Ecological Farming in Africa

Growing Food Sovereignty and Climate Resilience

Page - May 30, 2013
Agriculture is the backbone of Africa’s economy. About 70% of Africa’s population depends on it for their livelihoods. Despite this, food sovereignty remains a major problem for much of Africa.

In Africa, Greenpeace is campaigning to promote ecological farming, a model of agriculture that is good for people and the planet, providing healthy food grown with the environment — not against it.

30 May 2013 Self-help project to support Rusinga Island with help from ICIPE field station Mbita Point, Kenya

© Greenpeace / Jennifer Heslop


What is Greenpeace?

Greenpeace is an independent global campaigning organisation that acts to change attitudes and behaviour, to protect and conserve the environment and to promote peace. Greenpeace Africa was established in 2008.

Our vision is built on sustainable equity and food sovereignty in which safe and healthy food is grown to meet fundamental human needs, and where control over food and farming rests with local communities, rather than transnational corporations.

Food production using ecological farming ensures healthy farming and healthy food for today and tomorrow, by protecting soil, water and climate, promotes biodiversity, and does not contaminate the environment with chemical inputs or genetic engineering.

What is ecological farming?

There are many factors that contribute to poverty and hunger in Africa, including war, political instability, lack of infrastructure and poor economic conditions. As agriculture has a crucial role to play as a source of food and livelihood for the poorest people, it is important to highlight one particular practice that works to reduce poverty, increase livelihoods and environmental health.  This is ecological farming, and it builds on the traditional farming methods that are being practiced in Africa. Ecological farming works with biodiversity and inexpensive locally available resources, and evidence from Africa shows how this type of farming is helping to increase food availability and income in some of the poorest African regions,[1] while also promoting practices that are beneficial to the environment.

The Problem

Industrial farming presents one of the most urgent threats to the environment and food security facing the world today. It relies on inputs of fossil-fuel intensive synthetic fertilisers, pesticides and genetically engineered (GE) seeds. These expensive inputs result in debt and economic insecurity for farmers, especially smallholders. This debt-driven agriculture is a big contributor to global climate change. It destroys biodiversity, degrades soils, pollutes land, freshwater and coastlines, creating health risks from field to fork, and consolidates control over the food system amongst a handful of corporate giants.

Industrial agriculture is driven by profit-seeking corporations, like Yara and Monsanto, which sell farmers inputs. This model of agriculture assumes that their use will increase yields and will therefore provide farmers with sufficient income to pay off the debts incurred from buying inputs. However, just one poor harvest is likely to bankrupt the farmers.  In India, for example, the adoption of GE cotton has contributed to farmers incurring huge debts when harvests fail. Debt is a likely reason behind the suicides of thousands of farmers in India.

Increasing agricultural production in Africa may be both necessary and beneficial, but it must be done more judiciously than in the past by supporting sustainable practices that will not compromise the future of African farmers and their land.

"In a continent where almost 98% of the agriculture is rain-fed and dependent on natural conditions, climate change poses a huge threat to the livelihoods of millions of small-scale farmers. Agroecology builds the resilience to overcome the challenges of prolonged droughts, higher temperatures, and increasingly erratic rains. Synthetic fertilisers and nutrient-guzzling hybrid seeds will not provide the resilience or the required adaptation." –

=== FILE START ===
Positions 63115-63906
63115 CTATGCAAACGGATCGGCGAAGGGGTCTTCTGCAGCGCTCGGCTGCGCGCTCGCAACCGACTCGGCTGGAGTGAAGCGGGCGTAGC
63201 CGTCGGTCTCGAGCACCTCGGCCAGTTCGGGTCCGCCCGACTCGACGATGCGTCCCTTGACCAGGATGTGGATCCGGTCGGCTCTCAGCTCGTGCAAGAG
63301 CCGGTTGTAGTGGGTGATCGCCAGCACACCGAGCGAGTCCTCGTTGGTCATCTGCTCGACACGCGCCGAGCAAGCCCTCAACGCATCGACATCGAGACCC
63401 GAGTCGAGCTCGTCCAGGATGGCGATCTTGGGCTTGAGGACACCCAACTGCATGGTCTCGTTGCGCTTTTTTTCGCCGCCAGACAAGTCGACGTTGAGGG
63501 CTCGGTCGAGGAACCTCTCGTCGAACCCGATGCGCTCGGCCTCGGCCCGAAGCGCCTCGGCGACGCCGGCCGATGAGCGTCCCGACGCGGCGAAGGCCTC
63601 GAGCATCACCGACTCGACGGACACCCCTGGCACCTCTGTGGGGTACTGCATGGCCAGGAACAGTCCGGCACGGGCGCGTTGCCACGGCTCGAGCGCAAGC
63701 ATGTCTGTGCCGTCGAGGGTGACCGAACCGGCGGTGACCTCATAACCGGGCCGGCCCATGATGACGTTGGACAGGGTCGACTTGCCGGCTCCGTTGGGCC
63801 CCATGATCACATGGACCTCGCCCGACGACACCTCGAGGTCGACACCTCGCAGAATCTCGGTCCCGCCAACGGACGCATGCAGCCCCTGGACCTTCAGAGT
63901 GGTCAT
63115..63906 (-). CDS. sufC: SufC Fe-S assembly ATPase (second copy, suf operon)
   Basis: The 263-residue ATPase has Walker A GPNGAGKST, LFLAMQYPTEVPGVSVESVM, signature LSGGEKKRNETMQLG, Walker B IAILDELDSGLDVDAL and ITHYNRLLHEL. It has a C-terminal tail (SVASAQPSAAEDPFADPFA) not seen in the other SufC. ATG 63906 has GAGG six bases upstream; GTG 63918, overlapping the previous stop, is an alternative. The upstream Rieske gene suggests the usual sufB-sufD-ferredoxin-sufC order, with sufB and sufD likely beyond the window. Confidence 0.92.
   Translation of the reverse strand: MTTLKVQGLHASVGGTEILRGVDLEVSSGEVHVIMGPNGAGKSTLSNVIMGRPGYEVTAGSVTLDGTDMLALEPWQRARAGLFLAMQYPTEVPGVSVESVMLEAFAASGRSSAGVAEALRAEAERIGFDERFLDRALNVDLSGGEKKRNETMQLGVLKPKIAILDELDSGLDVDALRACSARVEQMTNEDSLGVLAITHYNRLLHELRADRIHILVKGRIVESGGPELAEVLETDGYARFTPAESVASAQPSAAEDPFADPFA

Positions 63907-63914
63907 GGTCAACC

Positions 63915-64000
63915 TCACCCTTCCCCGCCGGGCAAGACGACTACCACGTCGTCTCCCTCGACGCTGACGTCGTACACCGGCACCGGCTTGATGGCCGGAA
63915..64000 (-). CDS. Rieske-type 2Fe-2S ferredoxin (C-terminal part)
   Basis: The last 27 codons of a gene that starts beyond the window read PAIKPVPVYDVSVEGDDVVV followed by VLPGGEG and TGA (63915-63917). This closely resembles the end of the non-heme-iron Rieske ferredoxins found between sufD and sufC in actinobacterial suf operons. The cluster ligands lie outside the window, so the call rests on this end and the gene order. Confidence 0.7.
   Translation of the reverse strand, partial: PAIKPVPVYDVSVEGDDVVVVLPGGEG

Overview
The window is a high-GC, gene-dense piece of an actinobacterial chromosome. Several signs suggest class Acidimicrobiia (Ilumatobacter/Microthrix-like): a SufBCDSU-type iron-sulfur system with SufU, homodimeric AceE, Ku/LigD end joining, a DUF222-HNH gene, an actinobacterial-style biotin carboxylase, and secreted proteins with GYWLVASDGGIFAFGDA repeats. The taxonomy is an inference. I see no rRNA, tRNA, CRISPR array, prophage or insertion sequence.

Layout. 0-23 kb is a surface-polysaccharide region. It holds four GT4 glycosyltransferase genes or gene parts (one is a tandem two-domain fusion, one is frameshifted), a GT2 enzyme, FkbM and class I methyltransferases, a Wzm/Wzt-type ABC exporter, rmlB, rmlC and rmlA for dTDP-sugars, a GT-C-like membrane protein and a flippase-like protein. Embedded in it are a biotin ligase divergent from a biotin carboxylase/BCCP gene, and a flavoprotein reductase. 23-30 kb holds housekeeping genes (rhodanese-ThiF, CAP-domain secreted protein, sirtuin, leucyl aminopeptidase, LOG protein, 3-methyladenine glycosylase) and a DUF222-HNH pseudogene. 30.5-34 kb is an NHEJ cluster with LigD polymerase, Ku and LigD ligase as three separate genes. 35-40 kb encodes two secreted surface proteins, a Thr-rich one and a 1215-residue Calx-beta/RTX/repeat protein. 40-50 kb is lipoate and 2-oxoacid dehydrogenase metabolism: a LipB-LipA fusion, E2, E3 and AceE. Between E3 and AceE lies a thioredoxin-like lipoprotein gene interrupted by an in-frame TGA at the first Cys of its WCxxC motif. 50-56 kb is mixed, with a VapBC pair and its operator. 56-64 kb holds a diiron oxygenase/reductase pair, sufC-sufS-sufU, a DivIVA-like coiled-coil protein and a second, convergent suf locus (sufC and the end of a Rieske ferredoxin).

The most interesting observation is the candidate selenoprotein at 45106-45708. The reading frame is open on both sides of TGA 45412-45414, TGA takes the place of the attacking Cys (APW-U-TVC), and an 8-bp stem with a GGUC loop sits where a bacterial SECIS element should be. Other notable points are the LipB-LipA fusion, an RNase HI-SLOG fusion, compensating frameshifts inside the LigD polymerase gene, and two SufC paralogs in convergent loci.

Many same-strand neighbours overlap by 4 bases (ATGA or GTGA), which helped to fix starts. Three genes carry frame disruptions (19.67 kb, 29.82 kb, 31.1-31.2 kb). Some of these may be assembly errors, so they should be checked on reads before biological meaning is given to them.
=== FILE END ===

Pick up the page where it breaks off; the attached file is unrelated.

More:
Gertrude Kenyangi, Ugandan smallholder farmer, Support for Women in Agriculture and Environment (SWAGEN)

Impact on the environment

Agriculture contributes some 14% of all human-caused greenhouse-gas emissions, mostly from the production and use of synthetic fertilisers and from livestock. Industrial agriculture relies on monocultures that destroy biodiversity, making crops more susceptible to pest infestations and in turn increasing the need for toxic pesticides. The lack of diversity in a monoculture (at the plant level, farm level and at ecosystem level) makes them less resilient. This means the system is vulnerable to shocks like extreme weather events.

30 May 2013 The different levels of biodiversity on the farm include

Crop genetic diversity includes diversity that can be found among the different varieties of the same crop, as well as the genetic variation found within a single variety. Cropping diversity at the farm level arises from planting different crops at the same time (intercropping), from having trees and hedges on the farm (agroforestry) or diversity created over time (crop rotation) Farm diversity at the regional level occurs when there are diversified farms within a region.

Infertility of soils is already one of the factors responsible for low food production in Africa. The rush to industrialise agriculture will further exacerbate the infertility of already poor soils and water shortages will become more common. Synthetic fertilisers that replace locally available soil nutrients in manure and practices like polycropping and the use of legumes and cover crops, create a dependency on imported, fossil fuel intensive inputs which have to be bought. But making fertilizers cheaper and locally available to farmers will not resolve soil impoverishment. Soil impoverishment is a complex problem that needs an integrated approach to reach an effective, long-term solution that does not create more economic and environmental problems. Soil fertility replenishment is possible with an integrated approach that works with farmers and resources naturally available in Africa. For example poor growth of a crop may indicate a lack of water retention by the soil which can be improved by increasing the organic matter in soils by adding crop residues or manure, depending on what is locally available.

Impact on rural livelihoods